(2003)(“the Review Court far from resolved the issue of whether FISA is constitutional under the Fourth Amendment
and its holding remains vulnerable to collateral attack in the federal courts”).
• Section 504 (50 U.S.C. 1806(k); 1825(k))(law enforcement cooperation does not
preclude purpose certification) which does not expire may be sufficient to
prevent reconstruction of the wall.
• In re Sealed Case, 310 F.3d 717 (F.I.S.Ct.Rev. 2002) suggests that even prior to
the USA PATRIOT Act the wall was neither constitutionally nor statutorily
• Facially, FISA procedure for issuance of a surveillance order seems more
demanding than Title III (law enforcement wiretaps) but more accommodating
• Use of FISA has increased dramatically over the years; Title III seems to be
seldom used in terrorism cases (mostly used in drug trafficking cases).
• The existence of the wall is like trying to do one jigsaw puzzle on two separate
• The wall prevented effective communication and cooperation in terrorism cases;
removal has been beneficial.
• The wall was designed to guarantee that law enforcement and intelligence officer
would honor the limitations placed upon their respective wiretapping and search
Section 223 is discussed above.
Federal wiretap law immunizes those who assist in the execution of a law enforcement
interception order, 18 U.S.C. 2511(2)(a), FISA supplies a similar immunity for those who assist in
the execution of a FISA pen register or trap and trace device order, 50 U.S.C. 1842(f). On its face,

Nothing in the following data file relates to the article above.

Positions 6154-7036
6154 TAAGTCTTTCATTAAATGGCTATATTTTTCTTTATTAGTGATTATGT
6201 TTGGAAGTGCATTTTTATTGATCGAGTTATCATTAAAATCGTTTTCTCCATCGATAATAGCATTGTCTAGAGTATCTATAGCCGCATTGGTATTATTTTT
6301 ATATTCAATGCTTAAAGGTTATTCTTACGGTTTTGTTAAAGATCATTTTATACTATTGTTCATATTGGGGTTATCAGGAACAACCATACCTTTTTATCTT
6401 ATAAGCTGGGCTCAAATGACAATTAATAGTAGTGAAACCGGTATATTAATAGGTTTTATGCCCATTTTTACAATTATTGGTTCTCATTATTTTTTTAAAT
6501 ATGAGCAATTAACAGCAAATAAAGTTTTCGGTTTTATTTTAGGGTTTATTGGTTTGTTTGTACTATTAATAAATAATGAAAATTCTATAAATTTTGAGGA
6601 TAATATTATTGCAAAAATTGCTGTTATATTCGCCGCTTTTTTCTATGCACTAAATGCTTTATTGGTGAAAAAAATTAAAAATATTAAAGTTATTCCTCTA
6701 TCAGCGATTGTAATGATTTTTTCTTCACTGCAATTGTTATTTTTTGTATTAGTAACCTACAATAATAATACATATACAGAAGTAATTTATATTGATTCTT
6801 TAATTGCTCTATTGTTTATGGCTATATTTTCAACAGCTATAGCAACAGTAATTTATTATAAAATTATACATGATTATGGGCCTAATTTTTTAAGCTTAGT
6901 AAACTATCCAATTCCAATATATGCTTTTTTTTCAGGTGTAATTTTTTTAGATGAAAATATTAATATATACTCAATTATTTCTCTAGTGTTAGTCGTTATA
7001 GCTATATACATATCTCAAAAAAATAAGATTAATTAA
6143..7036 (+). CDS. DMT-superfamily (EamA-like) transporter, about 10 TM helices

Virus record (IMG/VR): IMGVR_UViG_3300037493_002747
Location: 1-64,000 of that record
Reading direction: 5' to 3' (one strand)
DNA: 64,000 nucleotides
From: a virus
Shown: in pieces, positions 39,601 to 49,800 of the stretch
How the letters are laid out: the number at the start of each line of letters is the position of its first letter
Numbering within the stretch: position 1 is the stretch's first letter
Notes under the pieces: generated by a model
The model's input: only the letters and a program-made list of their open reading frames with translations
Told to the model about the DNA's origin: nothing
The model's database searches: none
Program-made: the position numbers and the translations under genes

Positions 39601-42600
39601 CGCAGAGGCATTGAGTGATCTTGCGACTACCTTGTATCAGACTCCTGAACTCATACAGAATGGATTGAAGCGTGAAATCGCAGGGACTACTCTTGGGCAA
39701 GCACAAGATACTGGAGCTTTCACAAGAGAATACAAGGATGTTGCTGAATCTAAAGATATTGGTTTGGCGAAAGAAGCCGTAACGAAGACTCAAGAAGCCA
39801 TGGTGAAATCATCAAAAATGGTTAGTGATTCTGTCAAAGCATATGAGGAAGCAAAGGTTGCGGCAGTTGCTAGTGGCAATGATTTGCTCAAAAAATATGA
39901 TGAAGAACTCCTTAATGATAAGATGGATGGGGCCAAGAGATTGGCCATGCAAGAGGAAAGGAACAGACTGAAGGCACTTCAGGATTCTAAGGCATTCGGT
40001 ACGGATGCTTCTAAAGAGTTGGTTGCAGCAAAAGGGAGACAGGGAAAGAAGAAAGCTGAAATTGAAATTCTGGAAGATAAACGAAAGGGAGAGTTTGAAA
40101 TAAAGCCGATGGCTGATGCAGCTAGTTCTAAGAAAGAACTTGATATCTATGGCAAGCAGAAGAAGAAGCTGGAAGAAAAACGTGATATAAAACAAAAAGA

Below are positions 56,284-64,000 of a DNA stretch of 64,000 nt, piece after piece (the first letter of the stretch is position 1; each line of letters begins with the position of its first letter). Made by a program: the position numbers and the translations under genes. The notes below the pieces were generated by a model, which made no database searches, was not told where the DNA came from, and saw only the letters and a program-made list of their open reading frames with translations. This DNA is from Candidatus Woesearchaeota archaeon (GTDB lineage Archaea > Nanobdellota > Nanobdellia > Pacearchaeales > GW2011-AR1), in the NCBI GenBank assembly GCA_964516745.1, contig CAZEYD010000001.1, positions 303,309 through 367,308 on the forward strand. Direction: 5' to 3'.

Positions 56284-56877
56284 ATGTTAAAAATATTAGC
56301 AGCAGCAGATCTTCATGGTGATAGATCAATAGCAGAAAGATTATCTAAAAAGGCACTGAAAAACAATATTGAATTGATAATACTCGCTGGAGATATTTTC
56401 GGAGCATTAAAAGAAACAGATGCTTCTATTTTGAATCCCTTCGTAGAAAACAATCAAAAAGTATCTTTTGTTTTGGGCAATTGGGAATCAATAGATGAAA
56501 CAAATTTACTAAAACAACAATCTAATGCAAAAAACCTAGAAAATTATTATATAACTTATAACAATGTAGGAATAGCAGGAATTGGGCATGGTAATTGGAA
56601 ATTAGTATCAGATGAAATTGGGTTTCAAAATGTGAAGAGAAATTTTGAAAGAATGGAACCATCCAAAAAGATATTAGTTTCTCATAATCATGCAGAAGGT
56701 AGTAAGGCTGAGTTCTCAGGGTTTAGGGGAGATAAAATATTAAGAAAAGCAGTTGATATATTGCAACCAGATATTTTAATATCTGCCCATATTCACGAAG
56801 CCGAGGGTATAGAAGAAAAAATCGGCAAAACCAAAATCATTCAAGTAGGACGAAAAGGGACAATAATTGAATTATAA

section 225 seems to grant immunity to anyone who complies with a FISA order—surveillance
(wiretap), physical search, pen register/trap and trace device, or access to tangible items—that is, 71
providing a grant of immunity for compliance with an order under the entire Act. It may be,
however, the immunity is only available for compliance with a FISA surveillance order; hence,
the reference to a FISA wiretap in the caption, and the subsection’s placement in 50 U.S.C. 1805
which relates to the issuance of FISA wiretap orders and which empowers the court to order a
“common carrier, landlord, custodian, or other specified person” to furnish “all information,
facilities, or technical assistance” for execution of a surveillance order.
71 50 U.S.C. 1805(h)(emphasis added)(“No cause of action shall lie in any court against any provider of a wire or
electronic communication service, landlord, custodian, or other person (including any officer, employee, agent, or other
specified person thereof) that furnishes any information, facilities, or technical assistance in accordance with a court
order or request for emergency assistance under this Act”).
Section 225 came late to the legislative process. It cannot be found in the Administration request,
Hearings, at 67-90, or in S. 1501 as passed by the Senate, 147 Cong. Rec. S10604-630 (daily ed.